Psalm 13 is striking because of the sheer repetition of the “How long?” question. The question is employed four times in the first two verses asking about God’s memory of the psalmist, God’s presence/absence, the Psalmist’s resulting sorrow from God’s absence and forgetfulness, and the proximity of the Psalmist’s enemies. In this psalm, we can clearly see Westermann’s three participants. Though the three are distinct, they are inseparable.
A polite reading suggests that the psalmist is asking for a time when life will return to the good. But if we peer closer and consider the lack of reference to sin or guilt again, we perceive an innocence on the part of the psalmist. Thus the blame is directed squarely at Yahweh for his state. The psalmist proceeds to hurl three petitionary imperatives Yahweh’s way in verse 3 to “consider,” “answer,” and “enlighten.” The psalmist also gives Yahweh a motivation, (or I will sleep the sleep of death) and the subsequent results of God’s continued inaction would result in the enemies triumphing over the Psalmist and ultimately of Yahweh’s self through his covenantal solidarity with the Psalmist.
While the psalmist bemoans his current state of physical and emotional turmoil, he can still find the strength in Yahweh’s previous actions with him to offer a hope that Yahweh will once again deal “bountifully with him.” There is no abandonment of God, but recalling God’s past actions, for the psalmist’s own faith strengthening benefit but for God’s apparent memory slip. This recollection before God, gives him a renewed vigor to wait until the reprieve comes in God’s saving actions. Mays notes that the Psalm is a direct address to God utilizing the “name that God has given the people for God as self-revelation...thus bestowing the possibility and promise of prayer.” Even in the address to God, the psalmist is being faithful to God’s previous actions, calls God to the same focus of faithfulness to their partnership.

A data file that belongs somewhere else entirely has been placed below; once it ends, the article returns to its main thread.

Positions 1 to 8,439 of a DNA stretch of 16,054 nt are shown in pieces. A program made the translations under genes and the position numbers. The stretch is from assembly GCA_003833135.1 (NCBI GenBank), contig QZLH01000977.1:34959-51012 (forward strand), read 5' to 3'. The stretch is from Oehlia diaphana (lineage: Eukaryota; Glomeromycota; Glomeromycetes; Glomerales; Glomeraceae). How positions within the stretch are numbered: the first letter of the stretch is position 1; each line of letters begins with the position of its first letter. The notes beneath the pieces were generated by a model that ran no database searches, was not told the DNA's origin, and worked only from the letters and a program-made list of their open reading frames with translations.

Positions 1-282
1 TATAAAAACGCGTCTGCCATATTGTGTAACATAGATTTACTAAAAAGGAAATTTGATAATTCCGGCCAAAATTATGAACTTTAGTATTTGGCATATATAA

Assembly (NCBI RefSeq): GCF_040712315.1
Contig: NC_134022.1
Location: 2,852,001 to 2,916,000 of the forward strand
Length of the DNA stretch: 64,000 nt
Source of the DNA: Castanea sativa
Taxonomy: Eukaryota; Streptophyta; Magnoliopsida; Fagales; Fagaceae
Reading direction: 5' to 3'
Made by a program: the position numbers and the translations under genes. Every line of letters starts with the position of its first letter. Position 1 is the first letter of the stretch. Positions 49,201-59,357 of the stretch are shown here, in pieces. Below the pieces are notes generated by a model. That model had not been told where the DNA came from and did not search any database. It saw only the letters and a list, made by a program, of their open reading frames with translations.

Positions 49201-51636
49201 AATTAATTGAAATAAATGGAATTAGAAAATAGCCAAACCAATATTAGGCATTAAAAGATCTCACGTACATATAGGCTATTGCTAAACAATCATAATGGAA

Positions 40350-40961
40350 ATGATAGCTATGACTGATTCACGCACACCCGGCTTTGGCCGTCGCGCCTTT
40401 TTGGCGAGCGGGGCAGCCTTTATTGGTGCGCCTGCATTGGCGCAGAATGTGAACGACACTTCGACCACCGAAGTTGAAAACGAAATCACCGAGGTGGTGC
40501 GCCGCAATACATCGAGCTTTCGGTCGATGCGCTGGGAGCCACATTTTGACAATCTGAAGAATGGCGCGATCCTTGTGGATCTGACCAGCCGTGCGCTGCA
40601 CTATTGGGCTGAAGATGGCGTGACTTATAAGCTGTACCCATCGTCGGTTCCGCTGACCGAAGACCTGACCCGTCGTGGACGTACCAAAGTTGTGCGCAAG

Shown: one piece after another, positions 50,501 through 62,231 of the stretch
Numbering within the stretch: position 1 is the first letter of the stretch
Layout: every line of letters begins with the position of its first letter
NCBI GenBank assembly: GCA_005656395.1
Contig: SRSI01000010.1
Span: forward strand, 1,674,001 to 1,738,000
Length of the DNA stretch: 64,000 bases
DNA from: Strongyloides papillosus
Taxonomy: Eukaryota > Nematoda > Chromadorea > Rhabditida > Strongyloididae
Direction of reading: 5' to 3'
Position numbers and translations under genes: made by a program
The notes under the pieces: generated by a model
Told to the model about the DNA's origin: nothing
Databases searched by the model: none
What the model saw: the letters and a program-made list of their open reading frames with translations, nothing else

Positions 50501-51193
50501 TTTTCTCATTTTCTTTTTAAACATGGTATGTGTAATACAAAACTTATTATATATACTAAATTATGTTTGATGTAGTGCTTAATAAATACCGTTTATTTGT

Psalm 62 contains an interesting usage within the collection of questions. The psalm is an avowal of trust in Yahweh as the psalmist’s fortress despite the brutal warlike imagery of the enemies who besiege the walls of the city. “How long will you assail a person, will you batter your victim, all of you, as you would a leaning wall, a tottering fence?”
Here we see all three of Westermann’s participants present, but who is responsible for what? If we lift up the secondary implications, we begin to see that the same question may be indirectly addressed to Yahweh. In this suggestion, God would be implicated by his absence for what befell the individual. And yet, I wonder can the question be directed at God? God is the subject of the immediately preceding verses and not until after verse 3 are the enemies mentioned. If the question is directed primarily at God, God would seem to be culpable for what appeared to be a lapse of protection and forgetfulness of the covenant.
 James L. Mays, The Lord Reigns: A Theological Handbook to the Psalms, (Louisville, KY: Westminster John Knox Press, 1994), 55.
 Craigie, 141.
 James L. Mays, Psalms, Interpretation, (Louisville, KY: John Knox Press, 1989), 78.
 Marvin E. Tate, Psalms: 51-100, Word Biblical Commentary, Vol. 20. (Dallas: Word Books, 1990), 121.
 Brueggemann, Theology of the Old Testament, 319.